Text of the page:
Expert: China’s engagement in Kazakh oil production is fraught with problems

Oil&Gas Materials 5 July 2013 13:07 (UTC +04:00)

Kazakhstan, Astana, July 5 / Trend D. Mukhtarov /

By letting China enter into oil production and in particular the Kashagan field development project, Kazakhstan runs the risk of opening a 'Pandora's Box', Russian expert, head of the Chair of the Civilisation Development of the Russian Higher School of Economics Alexey Maslov said.

He told Trend it is fraught with problems.

The expert stressed that Canada and Australia operate in a similar way to Kazakhstan's scenario today. They also let China enter their oil sectors.

"But Canada or Australia are located geographically far away from China," he said. "Russia sells its hydrocarbons to this country, but does not deliver oil-producing assets to Chinese companies."

According to the expert, it is important not only to trade in energy resources, but to transfer oil and gas fields to any other country, not only China.

He said that China has been actively present in Kazakhstan during the global financial crisis in 2008 - 2009, by delivering loans for energy and uranium supplies.

"Basically, the country must retain its monopoly in such basic sectors as coal, gas, oil, steel and military technologies," Maslov added.

According to him, it is possible to transfer oil and gas transportation. That is pipelines, but in any case China should not be allowed to engage in oil production.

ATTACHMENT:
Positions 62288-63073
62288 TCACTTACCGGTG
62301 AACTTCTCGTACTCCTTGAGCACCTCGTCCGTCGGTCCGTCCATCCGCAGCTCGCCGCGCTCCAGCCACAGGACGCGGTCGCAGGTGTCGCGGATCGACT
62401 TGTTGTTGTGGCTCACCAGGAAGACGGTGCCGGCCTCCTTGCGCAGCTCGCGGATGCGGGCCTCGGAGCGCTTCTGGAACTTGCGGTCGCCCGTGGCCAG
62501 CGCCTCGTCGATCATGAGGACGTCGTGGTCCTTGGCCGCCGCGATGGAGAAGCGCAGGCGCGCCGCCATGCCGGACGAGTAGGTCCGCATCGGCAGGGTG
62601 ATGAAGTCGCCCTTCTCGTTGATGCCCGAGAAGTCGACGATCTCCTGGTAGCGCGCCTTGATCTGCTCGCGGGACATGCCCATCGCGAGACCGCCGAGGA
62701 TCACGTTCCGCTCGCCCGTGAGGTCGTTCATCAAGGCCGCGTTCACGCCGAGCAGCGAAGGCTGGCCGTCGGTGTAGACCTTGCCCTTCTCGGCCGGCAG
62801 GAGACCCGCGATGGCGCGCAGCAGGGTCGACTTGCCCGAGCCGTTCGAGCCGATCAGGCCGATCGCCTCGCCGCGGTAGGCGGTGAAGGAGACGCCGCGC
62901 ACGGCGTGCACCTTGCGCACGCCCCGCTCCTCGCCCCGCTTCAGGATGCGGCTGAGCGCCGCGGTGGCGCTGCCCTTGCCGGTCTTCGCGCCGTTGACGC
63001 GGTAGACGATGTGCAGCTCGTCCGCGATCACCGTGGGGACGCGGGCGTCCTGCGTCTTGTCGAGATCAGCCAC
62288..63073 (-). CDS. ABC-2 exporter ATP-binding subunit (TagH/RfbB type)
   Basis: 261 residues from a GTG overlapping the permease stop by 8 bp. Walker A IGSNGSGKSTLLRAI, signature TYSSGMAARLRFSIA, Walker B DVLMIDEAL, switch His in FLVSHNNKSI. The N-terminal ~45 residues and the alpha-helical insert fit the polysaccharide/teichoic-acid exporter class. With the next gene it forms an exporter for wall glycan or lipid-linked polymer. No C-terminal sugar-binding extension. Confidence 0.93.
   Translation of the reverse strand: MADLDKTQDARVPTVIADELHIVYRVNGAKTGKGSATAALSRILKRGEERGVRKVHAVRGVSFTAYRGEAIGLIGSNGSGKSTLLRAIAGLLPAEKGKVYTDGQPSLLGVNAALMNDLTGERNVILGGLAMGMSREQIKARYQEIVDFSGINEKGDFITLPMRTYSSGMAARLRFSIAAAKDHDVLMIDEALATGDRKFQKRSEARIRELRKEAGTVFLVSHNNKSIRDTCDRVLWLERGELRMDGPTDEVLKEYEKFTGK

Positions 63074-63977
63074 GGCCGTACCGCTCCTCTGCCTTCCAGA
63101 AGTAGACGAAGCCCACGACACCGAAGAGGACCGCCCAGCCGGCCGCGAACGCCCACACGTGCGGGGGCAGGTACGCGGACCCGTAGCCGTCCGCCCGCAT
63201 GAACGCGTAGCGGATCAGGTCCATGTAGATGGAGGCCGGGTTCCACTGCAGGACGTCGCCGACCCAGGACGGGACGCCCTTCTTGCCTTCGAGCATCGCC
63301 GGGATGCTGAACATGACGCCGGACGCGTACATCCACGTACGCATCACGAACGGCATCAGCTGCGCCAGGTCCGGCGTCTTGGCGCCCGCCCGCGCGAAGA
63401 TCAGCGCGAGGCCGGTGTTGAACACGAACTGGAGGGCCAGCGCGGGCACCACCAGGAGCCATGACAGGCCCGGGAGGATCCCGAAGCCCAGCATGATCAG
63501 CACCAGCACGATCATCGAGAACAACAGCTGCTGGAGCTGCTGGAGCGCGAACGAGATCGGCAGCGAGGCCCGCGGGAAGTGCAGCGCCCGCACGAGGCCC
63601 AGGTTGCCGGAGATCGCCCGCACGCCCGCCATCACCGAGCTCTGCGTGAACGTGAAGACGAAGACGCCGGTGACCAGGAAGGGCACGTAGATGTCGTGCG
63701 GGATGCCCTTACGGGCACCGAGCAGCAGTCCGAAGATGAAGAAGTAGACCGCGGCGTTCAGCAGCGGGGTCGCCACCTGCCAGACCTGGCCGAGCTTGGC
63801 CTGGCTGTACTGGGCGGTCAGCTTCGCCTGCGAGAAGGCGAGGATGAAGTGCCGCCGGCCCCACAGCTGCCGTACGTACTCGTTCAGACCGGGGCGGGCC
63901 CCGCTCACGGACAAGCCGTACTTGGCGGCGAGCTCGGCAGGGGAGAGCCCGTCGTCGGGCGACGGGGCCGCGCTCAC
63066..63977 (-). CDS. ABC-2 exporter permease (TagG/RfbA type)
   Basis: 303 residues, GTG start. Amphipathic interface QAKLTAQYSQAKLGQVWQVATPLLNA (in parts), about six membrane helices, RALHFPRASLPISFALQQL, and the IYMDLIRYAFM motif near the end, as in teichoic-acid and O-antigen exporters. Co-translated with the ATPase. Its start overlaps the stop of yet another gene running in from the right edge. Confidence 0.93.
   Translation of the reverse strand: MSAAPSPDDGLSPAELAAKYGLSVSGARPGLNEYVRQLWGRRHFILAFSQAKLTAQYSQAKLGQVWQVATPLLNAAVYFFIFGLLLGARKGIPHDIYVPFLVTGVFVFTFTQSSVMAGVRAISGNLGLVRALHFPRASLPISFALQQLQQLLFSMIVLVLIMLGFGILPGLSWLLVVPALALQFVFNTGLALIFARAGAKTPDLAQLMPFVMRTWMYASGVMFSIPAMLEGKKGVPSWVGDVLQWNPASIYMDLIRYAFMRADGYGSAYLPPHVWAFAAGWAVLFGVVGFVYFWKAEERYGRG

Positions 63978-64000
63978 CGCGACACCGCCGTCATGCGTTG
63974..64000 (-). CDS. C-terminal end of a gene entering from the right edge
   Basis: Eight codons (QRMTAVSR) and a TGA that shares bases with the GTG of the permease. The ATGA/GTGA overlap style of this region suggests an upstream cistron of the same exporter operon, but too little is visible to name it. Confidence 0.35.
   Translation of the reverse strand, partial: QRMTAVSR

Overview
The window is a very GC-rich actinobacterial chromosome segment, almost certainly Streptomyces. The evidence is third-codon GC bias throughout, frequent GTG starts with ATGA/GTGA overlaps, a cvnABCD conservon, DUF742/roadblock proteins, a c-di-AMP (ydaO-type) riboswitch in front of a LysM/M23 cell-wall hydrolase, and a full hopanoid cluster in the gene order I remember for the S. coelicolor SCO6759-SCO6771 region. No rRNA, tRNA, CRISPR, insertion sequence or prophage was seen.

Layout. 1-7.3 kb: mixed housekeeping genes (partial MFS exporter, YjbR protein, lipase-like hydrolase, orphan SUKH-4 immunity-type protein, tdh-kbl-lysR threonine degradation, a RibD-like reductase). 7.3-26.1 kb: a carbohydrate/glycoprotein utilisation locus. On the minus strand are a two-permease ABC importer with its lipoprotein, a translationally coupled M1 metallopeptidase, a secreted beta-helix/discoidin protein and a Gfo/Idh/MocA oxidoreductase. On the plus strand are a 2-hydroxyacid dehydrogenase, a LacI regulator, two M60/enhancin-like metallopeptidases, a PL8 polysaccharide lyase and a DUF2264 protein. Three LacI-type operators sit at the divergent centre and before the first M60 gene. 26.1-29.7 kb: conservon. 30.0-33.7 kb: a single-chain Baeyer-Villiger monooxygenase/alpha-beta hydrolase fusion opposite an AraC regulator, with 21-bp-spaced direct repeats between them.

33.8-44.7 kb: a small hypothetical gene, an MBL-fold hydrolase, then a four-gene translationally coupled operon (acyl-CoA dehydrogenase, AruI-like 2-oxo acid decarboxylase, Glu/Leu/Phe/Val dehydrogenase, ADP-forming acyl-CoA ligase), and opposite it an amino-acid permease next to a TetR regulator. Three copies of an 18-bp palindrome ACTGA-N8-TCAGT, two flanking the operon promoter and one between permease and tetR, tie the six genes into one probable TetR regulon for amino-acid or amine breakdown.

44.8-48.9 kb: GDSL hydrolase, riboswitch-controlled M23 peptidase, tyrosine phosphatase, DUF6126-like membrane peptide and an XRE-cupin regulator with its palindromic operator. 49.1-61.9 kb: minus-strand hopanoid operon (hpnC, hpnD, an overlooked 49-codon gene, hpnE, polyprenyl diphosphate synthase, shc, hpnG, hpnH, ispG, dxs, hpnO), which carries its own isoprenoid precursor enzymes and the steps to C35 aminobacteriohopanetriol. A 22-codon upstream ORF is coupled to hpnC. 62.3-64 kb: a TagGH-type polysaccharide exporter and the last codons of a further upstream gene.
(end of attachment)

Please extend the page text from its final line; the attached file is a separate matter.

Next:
"This is very dangerous because this disrupts the balance in the country's national economy," he said. "Kazakhstan's economy must not depend on China's economy."

According to him, it would be preferable for Kazakhstan to keep a distance from China.
Maslov believes that China's too close rapprochement with any other country could cause the economic collapse of the latter.

It was previously reported that in an interview with Reuters, head of KazMunaiGas (KMG) national company Lazzat Kiinov said that the Chinese company CNPC will buy a stake in the Kazakh Kashagan oil field in the Caspian Sea, paying over $5 billion.

KazMunaiGas will sell a package, but KMG will receive a package of another participant, U.S. company ConocoPhillips which will leave the project.

Kashagan is a large oil and gas field in Kazakhstan, located in the north of the Caspian Sea. Its geological reserves are estimated at 4.8 billion tons of oil and its common oil reserves amount to 38 billion barrels, or six billion tons and the recoverable reserves out of these amounts to about 10 billion barrels. Kashagan also has large reserves of natural gas amounting to more than one trillion cubic meters.